As usual, I am not regular about taking photos of work and documenting pieces. I have a number of backlogged prints that will shortly be added to this blog. The first is a suite of mono / trace prints called “Doubles”.
The theme for these prints is a juxtaposition of two imagined vases/vessels. The paper is grey, @ 22” x 18”. The color scheme is limited (black, red and blue). My focus was to make unique images of vases, without repeating any, focusing on the negative space between the two vases. The technique I use is similar throughout - stencils, drawing etc. There are instances of an “orange peel” effect on some of the pieces that have more passes through the press.
The satisfying part about looking at the suite of prints is that one can see the variations of images, shapes, spaces and techniques. Every element found in each print relates to all of the other pieces in the suite. The technique of trace printing allows “ghosts” of earlier prints - most specifically in the backgrounds - to appear in later prints, creating another reason why each print in the suite holds together.
I recently made a series of prints that utilized random printings of old linocut blocks that become unified with one large superimposed image. Here is one from the series, “Somebody’s Portrait”. The piece is 19” x 26”. The red color is trace print, the rest of the images are the lino blocks and a paper stencil. Some transparant white in was also applied before the black stencil.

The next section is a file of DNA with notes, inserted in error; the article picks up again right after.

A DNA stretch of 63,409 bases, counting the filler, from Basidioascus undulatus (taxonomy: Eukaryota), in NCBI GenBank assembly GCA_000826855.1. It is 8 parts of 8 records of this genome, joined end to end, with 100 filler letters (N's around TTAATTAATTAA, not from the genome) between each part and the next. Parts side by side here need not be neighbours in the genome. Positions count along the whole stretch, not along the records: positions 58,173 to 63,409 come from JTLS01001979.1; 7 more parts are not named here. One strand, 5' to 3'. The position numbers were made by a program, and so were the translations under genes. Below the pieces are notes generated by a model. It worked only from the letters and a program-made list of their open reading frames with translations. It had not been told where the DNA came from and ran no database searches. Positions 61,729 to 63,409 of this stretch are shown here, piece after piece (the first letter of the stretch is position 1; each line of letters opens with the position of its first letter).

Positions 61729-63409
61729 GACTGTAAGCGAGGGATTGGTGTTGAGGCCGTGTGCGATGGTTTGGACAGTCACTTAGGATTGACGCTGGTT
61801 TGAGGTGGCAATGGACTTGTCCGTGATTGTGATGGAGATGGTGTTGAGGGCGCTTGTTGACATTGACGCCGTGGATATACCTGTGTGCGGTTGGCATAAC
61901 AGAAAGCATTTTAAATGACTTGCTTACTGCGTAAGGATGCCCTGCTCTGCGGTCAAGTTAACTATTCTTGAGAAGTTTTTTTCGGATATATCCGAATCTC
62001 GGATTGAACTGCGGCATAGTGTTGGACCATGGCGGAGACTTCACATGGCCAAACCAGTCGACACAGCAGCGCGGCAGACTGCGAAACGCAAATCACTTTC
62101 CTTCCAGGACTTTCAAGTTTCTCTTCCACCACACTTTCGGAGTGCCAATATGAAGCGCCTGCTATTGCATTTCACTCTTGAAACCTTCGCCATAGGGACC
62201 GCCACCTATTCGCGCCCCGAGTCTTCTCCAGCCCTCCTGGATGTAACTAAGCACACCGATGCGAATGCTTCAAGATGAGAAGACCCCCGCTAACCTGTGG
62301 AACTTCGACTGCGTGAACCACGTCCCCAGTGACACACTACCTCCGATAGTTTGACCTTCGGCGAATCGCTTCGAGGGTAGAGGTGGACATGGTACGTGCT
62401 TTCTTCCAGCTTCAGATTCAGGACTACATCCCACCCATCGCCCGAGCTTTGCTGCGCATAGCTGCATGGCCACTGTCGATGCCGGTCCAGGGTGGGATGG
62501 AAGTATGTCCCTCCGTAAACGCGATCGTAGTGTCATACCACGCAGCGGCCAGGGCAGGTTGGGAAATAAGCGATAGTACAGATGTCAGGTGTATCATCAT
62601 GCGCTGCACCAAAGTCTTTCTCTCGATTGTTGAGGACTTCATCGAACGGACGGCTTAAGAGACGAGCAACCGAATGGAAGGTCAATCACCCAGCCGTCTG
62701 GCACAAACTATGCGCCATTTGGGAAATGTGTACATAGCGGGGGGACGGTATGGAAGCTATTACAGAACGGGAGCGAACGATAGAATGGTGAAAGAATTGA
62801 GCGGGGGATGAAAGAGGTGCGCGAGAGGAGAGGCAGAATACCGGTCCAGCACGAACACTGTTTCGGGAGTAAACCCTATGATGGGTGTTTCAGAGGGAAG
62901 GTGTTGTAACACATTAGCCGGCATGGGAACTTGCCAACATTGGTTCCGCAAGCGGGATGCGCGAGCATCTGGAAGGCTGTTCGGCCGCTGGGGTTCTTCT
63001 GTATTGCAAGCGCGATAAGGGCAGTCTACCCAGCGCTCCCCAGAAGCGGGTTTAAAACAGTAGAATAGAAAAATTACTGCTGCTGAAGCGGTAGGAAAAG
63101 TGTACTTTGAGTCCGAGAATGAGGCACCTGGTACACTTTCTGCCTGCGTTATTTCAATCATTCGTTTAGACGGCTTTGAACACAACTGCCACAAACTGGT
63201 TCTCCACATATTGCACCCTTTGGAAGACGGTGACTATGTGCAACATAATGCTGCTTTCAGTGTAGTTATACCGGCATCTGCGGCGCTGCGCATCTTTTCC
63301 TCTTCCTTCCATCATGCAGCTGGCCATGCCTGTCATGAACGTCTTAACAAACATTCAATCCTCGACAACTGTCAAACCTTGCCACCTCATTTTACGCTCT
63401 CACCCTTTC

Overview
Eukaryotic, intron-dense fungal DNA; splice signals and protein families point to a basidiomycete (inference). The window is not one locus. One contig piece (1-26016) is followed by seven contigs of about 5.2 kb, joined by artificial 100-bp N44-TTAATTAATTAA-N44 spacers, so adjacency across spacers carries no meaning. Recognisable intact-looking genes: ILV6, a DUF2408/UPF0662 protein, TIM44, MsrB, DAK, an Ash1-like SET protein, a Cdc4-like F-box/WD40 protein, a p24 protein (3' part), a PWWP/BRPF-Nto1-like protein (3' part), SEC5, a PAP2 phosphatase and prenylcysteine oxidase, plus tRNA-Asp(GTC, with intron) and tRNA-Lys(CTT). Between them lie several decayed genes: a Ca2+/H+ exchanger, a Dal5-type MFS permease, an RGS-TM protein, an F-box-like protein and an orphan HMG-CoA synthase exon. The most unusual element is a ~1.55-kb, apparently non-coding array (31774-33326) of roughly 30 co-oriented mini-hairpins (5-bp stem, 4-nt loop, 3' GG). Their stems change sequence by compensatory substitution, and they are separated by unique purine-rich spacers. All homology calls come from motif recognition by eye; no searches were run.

Fran and I made a road-trip to the Fuller Museum in Brockton yesterday to see the “Fertile Ground” show. Before seeing the show itself we looked at an incredible contemporary Basket exhibit and a really good exhibit that featured a number of Latin American Craft artists. The Fertile Ground exhibit was really great. I left feeling very proud to have be associated with such a talented group of people. There was a great variety of sizes and firing approaches, temperatures, firing techniques, types of clay and processes. Everyone’s work was of very high quality.
An added benefit of the trip was talking to a number of viewers who were admiring our work as well as talking to two docents who had seen anad remembered the “On the Line” piece we had created for the Fuller. We also talked to a former student of mine from UMass, Sage Brousseau, who has been working at the Fuller in their education department for the past six years.
Everything about this little trip was very positive.
The photos show the gallery in which our work was displayed. We were very happy to see that each of our works faced each other. I also was happy about the size of my work. I thought that in order for my idea of the imaginary vase to work, it has to be of a specific size. The size they are seemed about right.
Here is a new linocut/ stencil print. I haven’t officially signed and titled it yet. Having just brought it home from Zea Mays, I am not certain that It is completed but this is what irt looks like at the moment. It is a small edition of only six prints.
The big change here is using a horizontal format. It is 30” x 22”.
Another change is all of the white space and relatively clean paper. Almost looks like a silkscreen. Perhaps because of all of the space, there is a lot of depth in this one.
Fran sent me this image, looking into the studio, by the main entrance.